Saturday, January 16, 2016

Port of Tyne

Port of Tyne

There has been a port on the Tyne since the Romans and almost certainly  before that. Arbeia Roman Fort at South Shields was used to supply troops on Hadrian’s Wall. After the collapse of Roman rule the port continued to grow &  by 1275 the principal exports were wool, timber, coal, millstones, dairy produce, fish, salt, and hides. By 1250 coal was being exported from Newcastle. The licence to export coal was protected by Newcastle and they tried to prevent any one else on the Tyne from exporting coal. The authorities in Newcastle even tried to prevent fish from being sold anywhere else on the Tyne except Newcastle. This led to conflict  with North Shields.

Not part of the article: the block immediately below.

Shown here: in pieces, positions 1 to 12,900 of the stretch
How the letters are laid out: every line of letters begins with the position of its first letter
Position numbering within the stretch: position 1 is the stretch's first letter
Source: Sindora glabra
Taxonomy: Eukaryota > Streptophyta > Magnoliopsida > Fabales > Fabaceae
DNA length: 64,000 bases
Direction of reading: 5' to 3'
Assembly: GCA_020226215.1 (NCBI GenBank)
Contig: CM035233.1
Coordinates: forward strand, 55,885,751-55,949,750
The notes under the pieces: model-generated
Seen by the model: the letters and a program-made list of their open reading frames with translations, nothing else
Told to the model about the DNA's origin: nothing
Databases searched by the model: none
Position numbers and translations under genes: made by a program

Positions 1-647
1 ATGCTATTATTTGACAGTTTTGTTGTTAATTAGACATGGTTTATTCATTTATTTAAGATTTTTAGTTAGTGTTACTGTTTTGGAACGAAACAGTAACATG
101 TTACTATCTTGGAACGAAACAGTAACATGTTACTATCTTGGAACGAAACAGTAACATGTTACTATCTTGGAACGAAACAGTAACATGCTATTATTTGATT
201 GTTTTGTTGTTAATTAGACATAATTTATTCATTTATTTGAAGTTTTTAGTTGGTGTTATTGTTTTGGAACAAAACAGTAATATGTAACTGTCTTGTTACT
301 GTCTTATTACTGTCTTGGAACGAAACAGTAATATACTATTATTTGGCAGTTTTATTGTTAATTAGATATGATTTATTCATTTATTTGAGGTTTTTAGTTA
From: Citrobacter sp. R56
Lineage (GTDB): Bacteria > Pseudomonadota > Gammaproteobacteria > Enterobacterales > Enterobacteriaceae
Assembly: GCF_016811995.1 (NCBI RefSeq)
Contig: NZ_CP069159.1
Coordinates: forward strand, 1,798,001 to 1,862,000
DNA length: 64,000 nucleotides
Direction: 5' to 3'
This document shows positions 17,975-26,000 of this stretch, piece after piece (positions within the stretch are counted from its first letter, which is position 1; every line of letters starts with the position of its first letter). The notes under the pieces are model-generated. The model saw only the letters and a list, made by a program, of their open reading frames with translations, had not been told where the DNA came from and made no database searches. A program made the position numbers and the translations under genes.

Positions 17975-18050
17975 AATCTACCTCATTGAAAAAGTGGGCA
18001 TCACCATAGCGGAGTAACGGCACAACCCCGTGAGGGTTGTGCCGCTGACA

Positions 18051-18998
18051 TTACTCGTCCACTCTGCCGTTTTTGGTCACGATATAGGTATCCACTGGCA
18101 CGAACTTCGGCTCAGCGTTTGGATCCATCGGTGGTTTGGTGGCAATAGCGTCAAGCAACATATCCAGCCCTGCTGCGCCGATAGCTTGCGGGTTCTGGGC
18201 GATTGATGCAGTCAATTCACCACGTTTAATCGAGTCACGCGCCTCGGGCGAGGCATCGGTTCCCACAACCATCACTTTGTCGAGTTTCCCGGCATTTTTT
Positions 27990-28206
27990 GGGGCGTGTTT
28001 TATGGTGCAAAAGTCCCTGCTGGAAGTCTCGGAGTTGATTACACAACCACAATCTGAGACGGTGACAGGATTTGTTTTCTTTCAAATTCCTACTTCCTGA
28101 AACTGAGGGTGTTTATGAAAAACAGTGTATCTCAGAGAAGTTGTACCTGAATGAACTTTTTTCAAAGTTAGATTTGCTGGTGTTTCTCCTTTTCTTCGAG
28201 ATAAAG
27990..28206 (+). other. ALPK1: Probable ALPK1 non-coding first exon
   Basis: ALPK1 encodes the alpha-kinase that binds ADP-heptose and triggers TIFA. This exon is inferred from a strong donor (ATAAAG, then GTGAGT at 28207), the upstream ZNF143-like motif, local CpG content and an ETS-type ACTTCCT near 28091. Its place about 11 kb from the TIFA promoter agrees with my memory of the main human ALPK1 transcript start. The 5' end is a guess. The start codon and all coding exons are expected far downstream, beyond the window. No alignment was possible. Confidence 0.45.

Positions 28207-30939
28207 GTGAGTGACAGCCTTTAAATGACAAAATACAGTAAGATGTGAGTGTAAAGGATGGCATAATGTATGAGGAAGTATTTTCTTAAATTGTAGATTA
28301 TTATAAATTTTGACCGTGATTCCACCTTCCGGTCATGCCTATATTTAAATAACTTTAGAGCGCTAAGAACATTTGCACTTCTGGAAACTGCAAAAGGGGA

From 1600 increasing coal exports brought prosperity to Newcastle and Tyneside . Up to the 19th century the port was  run by the City of Newcastle, but navigation was problematic and in 1850 the Tyne Improvement Commission was established to improve the facilities. The river was deepened and the North and South Piers were built, various docks and quays were also built during this period.
In 1968 the TIC was replaced by the Port of Tyne Authority. With the decline in the coal industry, the port has switched to the export of cars manufactured by Nissan.
Various cargoes are handled  at the South Shields Riverside Quay. There are two car terminals, one on either side of the river, a cruise ship terminal at Northumbrian Quay at North Shields, and an international ferry terminal, also at North Shields.
The tidal reaches of the River Tyne, from the mouth to Wylam, a distance of 17 miles are the responsibility of the Port of Tyne they are also responsible for navigation a mile past the piers out to sea. Photos of the Arbeia Roman Fort at South Shields can be seen here.
Please click on each image for the full size photo. 

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